Monday, May 20, 2013

Keeping It Hardcore

In keeping with our marriage motto and our ultra hardcore personalities, Kyle and I got tattoos today to celebrate our 7th wedding anniversary (just two weeks away). We’ve talked about getting a tattoo together for years but could never fully commit to one idea. If you’ve read this part of our love story, you know where the saying ‘no doubts.’ comes from and why it’s so significant in my relationship with Kyle. We literally say it probably 10 times a day. In the morning, when we leave for work. In the middle of the day, when we talk on the phone. At night, before we fall asleep. Any time we’re leaving one another. Sometimes we get silly and say it when someone is just taking the dog out for a walk or going to take a shower. It’s pretty gross to be around us, honestly. So when we started talking seriously about getting a tattoo for our anniversary, it seemed obvious that this is what we’d get. The punctuation was really important to me. Kyle wanted an exclamation point (!!!) but I put a kabosh on that because no. See? A period says it all. But I let him choose his own font because I am a non-control freak like that. …..


I guess I’m stuck with the dude now. This is Kyle’s fourth time getting inked (inked. that’s how I talk because I am, as I have already mentioned, extremely hardcore.) but my first.

Outside: I acted pretty tough. No big deal. I get tattoos all the time. Oh, this little needle in my neck? Whatevs. Want to get some lunch after this?

Inside: OMG OMG OMG. ow. Ow. Ow. Ow. OW. OWWWWW…thisisromanticthisisromanticthisisromanticthisisromantic…I’m 25 years old but I’m pretty sure my mom is going to kill me…I love Kyle I love Kyle I love Kyle…owwwwwwwwwwwwww…

I think all of this is entirely in keeping with who we want to be as a couple – people that have adventures and do scary things together. Bonus: I can cross something off my bucket list for 2013.

Are you a tattoo-type person? Would you ever get a tattoo with another person?

love, elizabeth

Monday, May 13, 2013

I Miss Ben

I don’t have much to say about this. I just miss my brother today. I do. I would like him to live closer.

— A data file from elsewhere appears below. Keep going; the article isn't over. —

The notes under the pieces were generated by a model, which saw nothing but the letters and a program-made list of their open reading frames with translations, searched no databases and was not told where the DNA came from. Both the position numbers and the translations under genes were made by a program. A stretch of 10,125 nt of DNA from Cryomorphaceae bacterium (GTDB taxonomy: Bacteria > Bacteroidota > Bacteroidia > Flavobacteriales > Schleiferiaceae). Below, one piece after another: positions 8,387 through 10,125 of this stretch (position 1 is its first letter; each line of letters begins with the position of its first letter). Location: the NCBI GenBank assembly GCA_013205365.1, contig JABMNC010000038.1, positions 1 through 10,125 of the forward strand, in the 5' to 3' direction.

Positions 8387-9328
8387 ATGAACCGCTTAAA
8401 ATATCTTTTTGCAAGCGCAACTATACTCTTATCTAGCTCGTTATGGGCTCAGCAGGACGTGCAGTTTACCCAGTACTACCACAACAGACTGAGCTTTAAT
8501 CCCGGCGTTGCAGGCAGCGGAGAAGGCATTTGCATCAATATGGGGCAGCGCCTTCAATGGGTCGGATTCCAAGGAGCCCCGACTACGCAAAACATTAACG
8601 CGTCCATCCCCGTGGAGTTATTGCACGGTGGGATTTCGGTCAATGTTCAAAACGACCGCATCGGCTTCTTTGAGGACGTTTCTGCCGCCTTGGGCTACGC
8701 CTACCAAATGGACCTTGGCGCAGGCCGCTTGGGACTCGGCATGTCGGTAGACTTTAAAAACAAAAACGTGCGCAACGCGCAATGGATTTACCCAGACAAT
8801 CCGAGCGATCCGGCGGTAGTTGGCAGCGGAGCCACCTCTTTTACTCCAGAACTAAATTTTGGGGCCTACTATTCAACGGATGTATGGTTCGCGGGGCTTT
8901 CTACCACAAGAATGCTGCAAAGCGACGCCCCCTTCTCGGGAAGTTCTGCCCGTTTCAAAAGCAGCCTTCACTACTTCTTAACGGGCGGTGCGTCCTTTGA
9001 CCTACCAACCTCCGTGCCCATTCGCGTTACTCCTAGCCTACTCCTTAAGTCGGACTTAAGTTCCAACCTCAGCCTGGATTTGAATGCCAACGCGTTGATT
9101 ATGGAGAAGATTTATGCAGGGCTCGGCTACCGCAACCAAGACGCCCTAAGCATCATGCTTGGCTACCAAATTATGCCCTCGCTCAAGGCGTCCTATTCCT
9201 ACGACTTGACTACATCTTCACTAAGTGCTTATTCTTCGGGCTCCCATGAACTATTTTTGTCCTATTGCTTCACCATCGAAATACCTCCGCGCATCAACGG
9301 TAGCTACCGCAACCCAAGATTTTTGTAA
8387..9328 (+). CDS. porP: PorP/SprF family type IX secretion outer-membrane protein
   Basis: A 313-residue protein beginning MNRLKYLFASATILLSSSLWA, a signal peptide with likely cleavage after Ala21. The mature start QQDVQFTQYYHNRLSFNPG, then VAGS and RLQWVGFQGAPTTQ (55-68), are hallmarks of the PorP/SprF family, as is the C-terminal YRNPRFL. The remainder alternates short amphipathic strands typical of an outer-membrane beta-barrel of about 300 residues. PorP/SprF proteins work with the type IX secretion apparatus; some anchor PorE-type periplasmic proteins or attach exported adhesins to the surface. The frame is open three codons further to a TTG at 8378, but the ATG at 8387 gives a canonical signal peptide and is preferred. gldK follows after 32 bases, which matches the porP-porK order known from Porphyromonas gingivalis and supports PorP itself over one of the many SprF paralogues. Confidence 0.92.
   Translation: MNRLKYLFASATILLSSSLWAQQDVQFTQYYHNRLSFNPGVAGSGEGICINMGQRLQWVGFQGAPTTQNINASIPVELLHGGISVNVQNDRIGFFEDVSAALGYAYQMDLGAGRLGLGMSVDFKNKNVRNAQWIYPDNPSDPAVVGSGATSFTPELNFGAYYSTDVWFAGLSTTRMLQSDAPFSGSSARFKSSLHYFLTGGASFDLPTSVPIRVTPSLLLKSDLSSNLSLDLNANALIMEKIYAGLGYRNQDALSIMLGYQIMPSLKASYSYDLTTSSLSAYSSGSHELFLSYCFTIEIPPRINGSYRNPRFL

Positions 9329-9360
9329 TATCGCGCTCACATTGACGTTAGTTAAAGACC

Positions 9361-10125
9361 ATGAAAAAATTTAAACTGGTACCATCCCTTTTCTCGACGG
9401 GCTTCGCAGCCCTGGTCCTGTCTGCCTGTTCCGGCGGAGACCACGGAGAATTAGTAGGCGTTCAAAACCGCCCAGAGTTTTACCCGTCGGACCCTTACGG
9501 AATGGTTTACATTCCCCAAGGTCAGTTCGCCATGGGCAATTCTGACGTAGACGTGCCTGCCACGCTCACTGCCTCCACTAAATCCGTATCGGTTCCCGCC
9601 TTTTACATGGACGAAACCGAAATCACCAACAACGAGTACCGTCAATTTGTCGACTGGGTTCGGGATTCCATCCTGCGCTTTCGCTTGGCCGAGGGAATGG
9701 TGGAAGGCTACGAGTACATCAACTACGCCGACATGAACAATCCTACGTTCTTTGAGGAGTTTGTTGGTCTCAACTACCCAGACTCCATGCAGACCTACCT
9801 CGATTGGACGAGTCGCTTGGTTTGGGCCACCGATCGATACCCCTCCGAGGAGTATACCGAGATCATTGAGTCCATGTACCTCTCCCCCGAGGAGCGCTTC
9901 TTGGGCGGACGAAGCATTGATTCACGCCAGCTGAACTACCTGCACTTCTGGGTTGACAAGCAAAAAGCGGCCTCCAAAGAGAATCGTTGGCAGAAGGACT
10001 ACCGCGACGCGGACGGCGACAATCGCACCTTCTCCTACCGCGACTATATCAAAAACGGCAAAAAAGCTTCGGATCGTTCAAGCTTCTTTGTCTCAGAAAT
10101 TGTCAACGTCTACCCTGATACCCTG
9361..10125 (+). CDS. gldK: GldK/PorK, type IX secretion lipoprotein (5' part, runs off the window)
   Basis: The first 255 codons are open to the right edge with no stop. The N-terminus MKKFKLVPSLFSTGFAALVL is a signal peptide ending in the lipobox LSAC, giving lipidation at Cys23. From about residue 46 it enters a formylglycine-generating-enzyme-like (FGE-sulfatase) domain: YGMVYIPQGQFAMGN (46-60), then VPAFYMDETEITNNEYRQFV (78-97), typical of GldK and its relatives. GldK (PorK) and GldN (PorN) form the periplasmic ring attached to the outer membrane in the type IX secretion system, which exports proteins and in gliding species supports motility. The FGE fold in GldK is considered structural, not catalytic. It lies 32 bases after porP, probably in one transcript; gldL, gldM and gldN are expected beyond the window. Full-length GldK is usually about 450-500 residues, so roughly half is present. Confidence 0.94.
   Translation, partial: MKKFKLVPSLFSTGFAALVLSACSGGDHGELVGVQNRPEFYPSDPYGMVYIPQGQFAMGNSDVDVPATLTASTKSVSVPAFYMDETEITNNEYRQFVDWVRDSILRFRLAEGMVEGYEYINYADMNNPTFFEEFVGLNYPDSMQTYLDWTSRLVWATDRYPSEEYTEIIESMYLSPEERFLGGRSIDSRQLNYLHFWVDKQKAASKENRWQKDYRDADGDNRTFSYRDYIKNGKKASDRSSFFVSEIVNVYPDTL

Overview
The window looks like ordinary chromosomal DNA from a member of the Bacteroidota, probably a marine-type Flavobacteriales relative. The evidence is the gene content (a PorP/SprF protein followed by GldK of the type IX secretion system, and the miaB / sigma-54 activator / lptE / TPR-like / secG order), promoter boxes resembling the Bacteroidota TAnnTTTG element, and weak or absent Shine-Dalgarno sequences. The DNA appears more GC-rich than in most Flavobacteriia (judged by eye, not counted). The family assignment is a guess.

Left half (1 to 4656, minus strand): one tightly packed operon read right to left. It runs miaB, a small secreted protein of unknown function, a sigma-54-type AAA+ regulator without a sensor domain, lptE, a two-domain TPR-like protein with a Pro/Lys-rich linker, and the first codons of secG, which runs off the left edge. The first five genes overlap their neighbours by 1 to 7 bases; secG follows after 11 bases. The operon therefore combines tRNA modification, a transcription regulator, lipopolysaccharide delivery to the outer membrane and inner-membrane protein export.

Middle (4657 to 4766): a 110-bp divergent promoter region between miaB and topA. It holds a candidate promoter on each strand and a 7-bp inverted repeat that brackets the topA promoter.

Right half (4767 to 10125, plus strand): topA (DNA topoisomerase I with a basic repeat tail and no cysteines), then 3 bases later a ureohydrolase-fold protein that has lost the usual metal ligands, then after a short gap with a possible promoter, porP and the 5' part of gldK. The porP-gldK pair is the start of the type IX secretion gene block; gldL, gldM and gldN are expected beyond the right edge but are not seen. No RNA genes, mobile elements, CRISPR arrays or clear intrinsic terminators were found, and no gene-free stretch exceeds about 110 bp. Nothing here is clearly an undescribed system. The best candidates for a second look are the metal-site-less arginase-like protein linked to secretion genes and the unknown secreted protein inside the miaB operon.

I miss his hugs.
I miss the way his voice gets high when he laughs.
I miss the crinkles he gets in the corners of his eyes when he smiles.
I miss the one raised eyebrow he gets when I say something he thinks is dumb.

I miss his ability to follow my ridiculous jokes that don't make sense to anyone else. Also, our shared love for doing impressions of other people.

I miss his guitar. I miss his skateboard. I miss his crazy boot camp stories.

I miss his fashion sense. For real. The dude knows how to shop.


I miss his doodling and tattoo designs all over everything. I miss his insanely loud music and eclectic taste.


I miss the way he can make my mom laugh. 

I miss him a lot.

Who do you miss today?
love, elizabeth

PS: Benjamin, I stole pictures off your Instagram for this post. Sorry. Not.


Sell yourself in 10 words or less.



(Wait. Those don’t count, right? Right? Don’t count those, okay?)

Ten words….



love, elizabeth


Day 10…Instead of talking about embarrassing moments, of which I have many, I thought today I would talk about the person in my life who lives without embarrassment. Madigan. My dog.

Mad for Madigan

Madigan doesn’t know how to be embarrassed.

“Hey Mom, I got scared and peed on the bed. #notembarassed”

“I like to drink water really fast like maybe all the water on the planet will suddenly run out and because I like to make you feel guilty for forgetting to refill my water bowl but then I drink so fast that I choke and have to hack up a lung for fifteen minutes. #notembarrassed”

“You guys, I totes ate three chicken wing bones out of the garbage and then took a gigantic dump on your living room carpet because YOLO. #notembarrassed”

“Just farted really loud and woke myself up but I am still pretending it was one of you. #notembarrassed.”